I have a publisher asking for "my normal fees for a book project?"
I told them I would need more information about the project to make that decision.
Complexity, type of book, full spread vs spot, the number of characters, flat fee vs advance with royalties, deadlines etc. plus their budget since that varies from publisher to publisher.
I am happy for the interest. My question...do artists actually give out fees without knowing any of this?
I don't even know how you would decide without lots more information.
@charlie-eve-ryan I don't like to give any numbers without knowing the scope of work, usage, timeline, budget, and perhaps other information depending on the type of project, client, etc.
Sometimes they don't want to give up that information and instead want to just talk with you on the phone or in person, which is—in my opinion—their attempt to appeal to your emotions.
If I do decide to give some sort of pricing, I will either give a price that is ample enough to cover what I would like the project to be along with scope of work, usage, and timing parameters (not necessarily as thorough as a quote, but making sure it is clear that I won't be working on some financial-blackhole-of-a-project)
Still, I like to get basic details up front. It makes a huge difference if this book has just a few spot illustrations verses if it has several full page illustrations with each having multiple characters and rich backgrounds. Similarly, it matters if it is a logo for a mom-and-pop or one for a Fortune500 company or if an ad is just for a limited local run or a multi-year international distribution.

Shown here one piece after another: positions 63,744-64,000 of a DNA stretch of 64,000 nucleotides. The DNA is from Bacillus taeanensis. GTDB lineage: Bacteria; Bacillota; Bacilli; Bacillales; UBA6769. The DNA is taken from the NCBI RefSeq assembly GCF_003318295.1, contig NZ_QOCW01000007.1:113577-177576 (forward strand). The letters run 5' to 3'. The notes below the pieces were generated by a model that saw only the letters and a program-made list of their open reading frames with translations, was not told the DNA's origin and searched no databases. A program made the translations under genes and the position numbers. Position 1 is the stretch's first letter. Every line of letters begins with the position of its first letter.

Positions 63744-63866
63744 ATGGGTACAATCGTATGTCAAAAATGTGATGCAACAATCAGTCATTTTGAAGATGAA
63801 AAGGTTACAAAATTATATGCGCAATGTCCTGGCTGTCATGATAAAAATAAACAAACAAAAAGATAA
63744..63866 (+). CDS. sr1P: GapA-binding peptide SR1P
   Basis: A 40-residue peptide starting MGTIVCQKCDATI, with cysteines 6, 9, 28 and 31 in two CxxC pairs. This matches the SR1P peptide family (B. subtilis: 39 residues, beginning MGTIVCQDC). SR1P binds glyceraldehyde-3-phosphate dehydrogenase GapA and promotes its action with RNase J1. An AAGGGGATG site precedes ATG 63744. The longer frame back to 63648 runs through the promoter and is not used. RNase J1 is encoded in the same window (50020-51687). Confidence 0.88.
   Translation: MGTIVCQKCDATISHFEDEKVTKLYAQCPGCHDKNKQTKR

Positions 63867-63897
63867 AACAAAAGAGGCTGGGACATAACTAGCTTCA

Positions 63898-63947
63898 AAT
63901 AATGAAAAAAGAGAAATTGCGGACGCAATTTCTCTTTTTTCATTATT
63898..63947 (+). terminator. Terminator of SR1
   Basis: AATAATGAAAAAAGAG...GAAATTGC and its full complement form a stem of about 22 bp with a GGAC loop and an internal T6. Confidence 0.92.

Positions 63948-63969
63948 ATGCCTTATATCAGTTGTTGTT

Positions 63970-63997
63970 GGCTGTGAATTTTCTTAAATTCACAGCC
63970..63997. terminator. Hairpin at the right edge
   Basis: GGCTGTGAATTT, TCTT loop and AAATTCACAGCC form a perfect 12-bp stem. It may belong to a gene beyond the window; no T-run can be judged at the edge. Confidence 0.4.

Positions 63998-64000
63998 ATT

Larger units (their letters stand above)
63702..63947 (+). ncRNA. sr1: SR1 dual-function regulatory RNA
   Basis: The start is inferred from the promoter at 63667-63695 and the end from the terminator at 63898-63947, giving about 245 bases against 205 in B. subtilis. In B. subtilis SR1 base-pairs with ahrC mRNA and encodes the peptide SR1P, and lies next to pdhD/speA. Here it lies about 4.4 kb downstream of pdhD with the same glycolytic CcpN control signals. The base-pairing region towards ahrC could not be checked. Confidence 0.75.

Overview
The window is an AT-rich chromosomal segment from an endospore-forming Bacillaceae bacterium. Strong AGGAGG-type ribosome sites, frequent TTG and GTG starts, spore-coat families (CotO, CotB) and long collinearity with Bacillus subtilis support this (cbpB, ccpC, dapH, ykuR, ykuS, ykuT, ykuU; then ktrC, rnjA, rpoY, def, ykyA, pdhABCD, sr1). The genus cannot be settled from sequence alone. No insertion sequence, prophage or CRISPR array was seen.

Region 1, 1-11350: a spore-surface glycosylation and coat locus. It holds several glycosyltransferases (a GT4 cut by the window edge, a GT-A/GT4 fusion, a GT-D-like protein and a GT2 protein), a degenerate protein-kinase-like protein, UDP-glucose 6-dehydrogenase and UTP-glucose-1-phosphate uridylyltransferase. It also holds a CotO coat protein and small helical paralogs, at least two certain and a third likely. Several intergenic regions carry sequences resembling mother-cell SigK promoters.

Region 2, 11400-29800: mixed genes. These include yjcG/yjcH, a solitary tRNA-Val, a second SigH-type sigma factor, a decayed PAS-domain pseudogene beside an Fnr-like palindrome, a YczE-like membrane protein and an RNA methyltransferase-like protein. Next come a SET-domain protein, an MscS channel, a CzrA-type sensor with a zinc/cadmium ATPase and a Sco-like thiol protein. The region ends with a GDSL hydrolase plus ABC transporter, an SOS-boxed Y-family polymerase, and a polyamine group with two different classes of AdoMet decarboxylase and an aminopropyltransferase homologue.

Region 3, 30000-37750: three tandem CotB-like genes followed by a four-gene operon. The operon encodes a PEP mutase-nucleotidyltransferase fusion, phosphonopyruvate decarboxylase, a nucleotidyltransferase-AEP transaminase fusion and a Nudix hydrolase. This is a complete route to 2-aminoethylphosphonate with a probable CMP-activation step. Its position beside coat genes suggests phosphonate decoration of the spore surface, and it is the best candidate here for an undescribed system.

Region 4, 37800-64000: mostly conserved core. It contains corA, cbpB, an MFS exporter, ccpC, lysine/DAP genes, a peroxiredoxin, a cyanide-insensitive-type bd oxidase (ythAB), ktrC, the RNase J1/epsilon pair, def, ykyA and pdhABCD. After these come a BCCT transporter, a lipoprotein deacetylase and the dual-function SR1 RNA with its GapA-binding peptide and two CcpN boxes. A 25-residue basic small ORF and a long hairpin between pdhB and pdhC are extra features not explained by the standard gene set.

Thanks, Scott, those are my thoughts too.
@charlie-eve-ryan Sure! BTW, if they just don't get it, then perhaps an analogy such as "What are the normal fees for a house?" might apply. As we all know, houses can range from dirt cheap (small, run-down house in a really bad area) to extremely expensive (the kind of house I will never own - haha), and the house fees change depending upon the costs of materials, labor, and all the other economic factors at the time of building the house.
BTW, this kind of thing happened a lot with web development. I would always get asked "how much do you charge for websites?" I laugh just writing that question, because the response questions are many and the price range is massive depending on if they want a simple brochure website using an off-the-shelf CMS and template that they take responsibility for shared-hosting & such, or if they want a proprietary, enterprise-level web system hosted on their own servers with CDN of heavy media along with user profiles, ecommerce, and all the tons of other things that come with that and more.
Anyway, glad to share thoughts